I just wrote another check to my contractor. What do I care? It’s Bitcoin money. Better spend it now before it all disappears.
Still, I do wonder what he does with it all. His guys have been working on my house for a month, and the only thing that seems to have changed is my bank account.
Of course, when I say they’ve been working on my house for a month, I don’t mean they’ve been there every day. I mean they were here one day, a month ago. That first day, Bob and Rob arrived, tool belts full and raring to go. They ripped apart the kitchen and the bathroom, and moved all my appliances to the middle of the living room. The pace was amazing. They did that all before lunch.
It was while they were at lunch that I realized that I would be needing that bathroom much sooner than I thought. Like, in the next 10 minutes or so.
It slowly dawned on me that there was no way they were going to be able to put in the new shower, sink, toilet, tile and all the other improvements I’d asked for in 10 minutes. Howard, my next-door neighbor, let me in before I’d finished knocking on his door.
“I see you’re having some work done,” he said. Why do we say that? The work is not “done,” it’s hardly begun. Shouldn’t he have said, “I see you’re having some work started”? But then, I didn’t really want to stand on Howard’s porch having that conversation; all I really wanted to do was use his bathroom.
“Yes, I am. Do you think I could borrow your bathroom?”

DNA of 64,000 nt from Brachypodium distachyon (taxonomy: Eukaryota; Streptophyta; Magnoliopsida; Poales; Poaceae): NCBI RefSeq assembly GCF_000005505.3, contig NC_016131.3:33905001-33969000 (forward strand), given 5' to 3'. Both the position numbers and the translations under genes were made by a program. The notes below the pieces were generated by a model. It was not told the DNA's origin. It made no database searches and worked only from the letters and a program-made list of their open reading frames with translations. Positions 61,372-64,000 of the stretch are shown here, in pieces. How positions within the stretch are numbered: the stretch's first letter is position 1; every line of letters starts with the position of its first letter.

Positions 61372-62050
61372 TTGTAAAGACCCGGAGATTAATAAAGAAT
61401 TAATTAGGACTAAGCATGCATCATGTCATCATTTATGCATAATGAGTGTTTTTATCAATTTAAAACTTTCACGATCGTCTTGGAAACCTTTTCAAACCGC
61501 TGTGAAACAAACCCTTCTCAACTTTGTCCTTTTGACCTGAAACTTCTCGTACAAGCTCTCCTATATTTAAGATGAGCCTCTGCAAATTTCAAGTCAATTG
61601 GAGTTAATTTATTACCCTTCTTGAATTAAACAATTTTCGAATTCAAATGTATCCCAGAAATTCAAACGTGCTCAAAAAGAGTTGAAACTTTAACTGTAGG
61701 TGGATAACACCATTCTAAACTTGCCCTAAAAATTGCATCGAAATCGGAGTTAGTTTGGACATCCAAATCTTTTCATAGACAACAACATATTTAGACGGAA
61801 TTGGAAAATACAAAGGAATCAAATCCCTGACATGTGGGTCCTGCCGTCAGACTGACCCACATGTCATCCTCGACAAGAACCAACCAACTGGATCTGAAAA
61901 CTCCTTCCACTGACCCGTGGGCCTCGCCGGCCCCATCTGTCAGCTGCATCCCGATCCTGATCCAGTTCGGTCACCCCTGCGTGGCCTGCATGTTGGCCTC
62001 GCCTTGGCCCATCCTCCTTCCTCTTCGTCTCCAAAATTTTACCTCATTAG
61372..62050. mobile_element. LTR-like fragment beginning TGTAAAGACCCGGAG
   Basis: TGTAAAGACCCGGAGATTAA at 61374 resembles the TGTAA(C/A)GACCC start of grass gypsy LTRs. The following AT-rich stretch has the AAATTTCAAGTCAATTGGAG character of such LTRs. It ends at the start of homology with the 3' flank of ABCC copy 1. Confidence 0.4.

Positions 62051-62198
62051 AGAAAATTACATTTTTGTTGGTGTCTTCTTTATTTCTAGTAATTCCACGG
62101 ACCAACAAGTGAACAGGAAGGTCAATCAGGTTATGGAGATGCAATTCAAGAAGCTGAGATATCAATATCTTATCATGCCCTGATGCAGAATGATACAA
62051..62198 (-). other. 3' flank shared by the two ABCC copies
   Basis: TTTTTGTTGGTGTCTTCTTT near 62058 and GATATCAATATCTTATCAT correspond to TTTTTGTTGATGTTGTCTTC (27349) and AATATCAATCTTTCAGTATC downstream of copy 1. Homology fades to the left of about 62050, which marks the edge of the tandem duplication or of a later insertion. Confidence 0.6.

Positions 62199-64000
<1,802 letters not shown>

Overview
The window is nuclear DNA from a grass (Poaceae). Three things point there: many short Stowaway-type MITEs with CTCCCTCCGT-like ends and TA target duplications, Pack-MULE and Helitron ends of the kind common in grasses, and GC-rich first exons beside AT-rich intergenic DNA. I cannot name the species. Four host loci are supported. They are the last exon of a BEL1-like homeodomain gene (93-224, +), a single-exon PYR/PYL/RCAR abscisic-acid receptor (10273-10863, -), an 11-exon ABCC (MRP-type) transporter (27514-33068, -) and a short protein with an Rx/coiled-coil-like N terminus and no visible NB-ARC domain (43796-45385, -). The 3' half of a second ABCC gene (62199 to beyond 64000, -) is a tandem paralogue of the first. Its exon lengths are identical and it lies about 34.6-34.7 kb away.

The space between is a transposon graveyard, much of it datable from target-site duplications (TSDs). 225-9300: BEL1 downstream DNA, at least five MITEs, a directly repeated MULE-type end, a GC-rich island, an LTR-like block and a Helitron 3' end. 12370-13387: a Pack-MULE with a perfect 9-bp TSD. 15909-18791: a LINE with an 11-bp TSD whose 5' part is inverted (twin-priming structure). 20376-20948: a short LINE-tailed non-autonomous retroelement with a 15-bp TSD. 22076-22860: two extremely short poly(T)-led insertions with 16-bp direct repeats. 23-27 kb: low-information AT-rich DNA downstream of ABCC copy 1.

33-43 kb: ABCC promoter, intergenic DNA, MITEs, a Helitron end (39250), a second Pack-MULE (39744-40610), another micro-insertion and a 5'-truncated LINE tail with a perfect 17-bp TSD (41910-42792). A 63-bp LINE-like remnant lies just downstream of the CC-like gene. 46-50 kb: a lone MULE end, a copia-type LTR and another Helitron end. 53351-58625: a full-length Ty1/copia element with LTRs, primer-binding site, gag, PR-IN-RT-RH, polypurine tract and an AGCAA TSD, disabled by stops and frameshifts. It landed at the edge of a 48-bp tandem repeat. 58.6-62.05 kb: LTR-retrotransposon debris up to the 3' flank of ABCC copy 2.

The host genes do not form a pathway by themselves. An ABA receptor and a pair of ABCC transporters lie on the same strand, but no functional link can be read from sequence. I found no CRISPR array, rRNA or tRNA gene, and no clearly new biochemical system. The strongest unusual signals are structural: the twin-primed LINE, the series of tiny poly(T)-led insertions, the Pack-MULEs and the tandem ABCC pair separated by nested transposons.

“Sure, as long as you get it back to me by 4:30.”
“Ha, ha, ha. I meant, can I USE your bathroom.”
Howard’s bathroom could really use an update. It was old and seedy, not like the modern wonder I was going to end up with: six shower heads at different heights, surrounded by built-in speakers and lights. A sink made from hammered copper. Glass tiles; modern light fixtures. There would be a fog-free shaving mirror, a towel warmer, a face mister and a soaking tub.
Still, for all its faults, Howard’s bath was clean and functional.
“If you ever want to update that bathroom, my contractor can probably do it for you,” I told him.
“My contractor just left yesterday to go work on your house,” he replied. “I had him pull out all that frou-frou stuff that was in there when I bought the place – a big soaking tub, a towel warmer, a hammered copper sink, a bunch of shower heads. All kinds of stuff. What do I need a fog-free shaving mirror for? I can just wipe the mirror off with a room-temperature towel. It just got to the point where I decided I wanted to spend less time in the bathroom, not more. I can’t tell you how much it cost to get that “retro” look I have now. Do you know how expensive it is to get that avocado-colored tile?”
“Yes, I think I do,” I said, thinking of all the avocado tile Bob and Rob had just removed from my bathroom this morning. I wondered why they were acting as if they had found buried treasure.
I thanked Howard and ran back to my house, hoping to find Bob and Rob busily putting my bathroom back together. That was a month ago. I haven’t seen Rob or Bob since, but their boss, Big Bob, has asked me for checks “to meet payroll” twice so far. He assures me that all the work will be finished by the date on the contract, it’s just that one of his other clients had a “remodeling emergency.” I’m trying hard to imagine what that could be.
I said nothing, but handed Big Bob the petition my neighbors had signed and sent to City Hall about removing the Porta-Potty that’s been on my front lawn for a month.
“Don’t worry about it,” he comforted me. “The zoning law says it can be there for two months.”